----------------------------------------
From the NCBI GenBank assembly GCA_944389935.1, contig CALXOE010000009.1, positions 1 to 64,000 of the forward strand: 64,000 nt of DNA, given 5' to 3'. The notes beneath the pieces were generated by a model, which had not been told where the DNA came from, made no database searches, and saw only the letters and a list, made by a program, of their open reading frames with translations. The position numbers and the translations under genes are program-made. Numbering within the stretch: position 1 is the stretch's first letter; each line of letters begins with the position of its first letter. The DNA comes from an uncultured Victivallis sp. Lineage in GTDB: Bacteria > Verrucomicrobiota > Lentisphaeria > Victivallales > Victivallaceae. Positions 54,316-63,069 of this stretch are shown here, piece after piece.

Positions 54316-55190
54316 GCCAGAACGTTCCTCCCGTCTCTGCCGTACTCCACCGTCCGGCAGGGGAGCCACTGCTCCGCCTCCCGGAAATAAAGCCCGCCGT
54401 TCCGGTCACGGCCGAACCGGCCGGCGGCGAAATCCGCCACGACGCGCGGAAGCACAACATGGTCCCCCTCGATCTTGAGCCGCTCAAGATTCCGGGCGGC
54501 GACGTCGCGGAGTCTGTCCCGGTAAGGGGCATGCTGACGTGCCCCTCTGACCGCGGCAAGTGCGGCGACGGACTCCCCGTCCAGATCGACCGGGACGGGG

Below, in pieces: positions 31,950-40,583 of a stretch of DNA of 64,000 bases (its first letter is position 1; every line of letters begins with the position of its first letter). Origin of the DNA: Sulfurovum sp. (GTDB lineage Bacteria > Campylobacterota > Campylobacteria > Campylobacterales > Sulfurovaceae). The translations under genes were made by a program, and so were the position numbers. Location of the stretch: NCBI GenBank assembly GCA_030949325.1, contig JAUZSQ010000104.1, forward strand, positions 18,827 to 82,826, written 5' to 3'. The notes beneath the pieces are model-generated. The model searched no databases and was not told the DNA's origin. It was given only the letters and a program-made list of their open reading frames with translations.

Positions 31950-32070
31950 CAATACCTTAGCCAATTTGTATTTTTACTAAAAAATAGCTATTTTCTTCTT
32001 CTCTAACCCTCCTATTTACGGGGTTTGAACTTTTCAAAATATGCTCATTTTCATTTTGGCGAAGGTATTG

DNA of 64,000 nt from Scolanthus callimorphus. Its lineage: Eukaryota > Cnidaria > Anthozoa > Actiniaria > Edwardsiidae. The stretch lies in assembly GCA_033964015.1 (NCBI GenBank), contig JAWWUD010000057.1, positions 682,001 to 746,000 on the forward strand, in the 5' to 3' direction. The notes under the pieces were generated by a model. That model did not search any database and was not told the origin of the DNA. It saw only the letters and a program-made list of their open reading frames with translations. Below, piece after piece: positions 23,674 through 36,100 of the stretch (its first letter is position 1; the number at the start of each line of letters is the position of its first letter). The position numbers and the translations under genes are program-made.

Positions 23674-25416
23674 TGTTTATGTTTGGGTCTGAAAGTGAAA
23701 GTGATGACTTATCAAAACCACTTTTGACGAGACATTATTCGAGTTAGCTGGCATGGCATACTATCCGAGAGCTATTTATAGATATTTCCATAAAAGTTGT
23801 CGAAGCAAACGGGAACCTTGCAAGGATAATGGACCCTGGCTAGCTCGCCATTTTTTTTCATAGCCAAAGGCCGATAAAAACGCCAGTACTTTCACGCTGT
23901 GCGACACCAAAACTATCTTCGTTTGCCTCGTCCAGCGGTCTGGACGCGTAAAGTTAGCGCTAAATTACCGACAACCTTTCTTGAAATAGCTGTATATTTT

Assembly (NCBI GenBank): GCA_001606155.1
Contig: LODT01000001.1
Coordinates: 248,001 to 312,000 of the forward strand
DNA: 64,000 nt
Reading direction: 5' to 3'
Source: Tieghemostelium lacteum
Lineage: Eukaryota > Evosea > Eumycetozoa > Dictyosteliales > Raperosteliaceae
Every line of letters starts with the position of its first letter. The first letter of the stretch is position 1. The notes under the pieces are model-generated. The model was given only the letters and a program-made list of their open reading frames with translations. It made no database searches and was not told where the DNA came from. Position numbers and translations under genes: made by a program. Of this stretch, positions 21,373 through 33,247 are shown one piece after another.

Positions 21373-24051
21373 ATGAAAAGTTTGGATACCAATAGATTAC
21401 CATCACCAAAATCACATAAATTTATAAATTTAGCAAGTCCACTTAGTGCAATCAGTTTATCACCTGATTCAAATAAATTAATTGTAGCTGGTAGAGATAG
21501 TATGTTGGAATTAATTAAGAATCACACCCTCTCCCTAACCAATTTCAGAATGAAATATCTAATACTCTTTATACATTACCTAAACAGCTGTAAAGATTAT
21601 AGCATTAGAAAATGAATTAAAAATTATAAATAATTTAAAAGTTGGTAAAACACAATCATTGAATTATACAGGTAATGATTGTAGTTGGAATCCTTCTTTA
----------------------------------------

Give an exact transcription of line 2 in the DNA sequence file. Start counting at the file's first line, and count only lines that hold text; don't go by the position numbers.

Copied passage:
Positions 54316-55190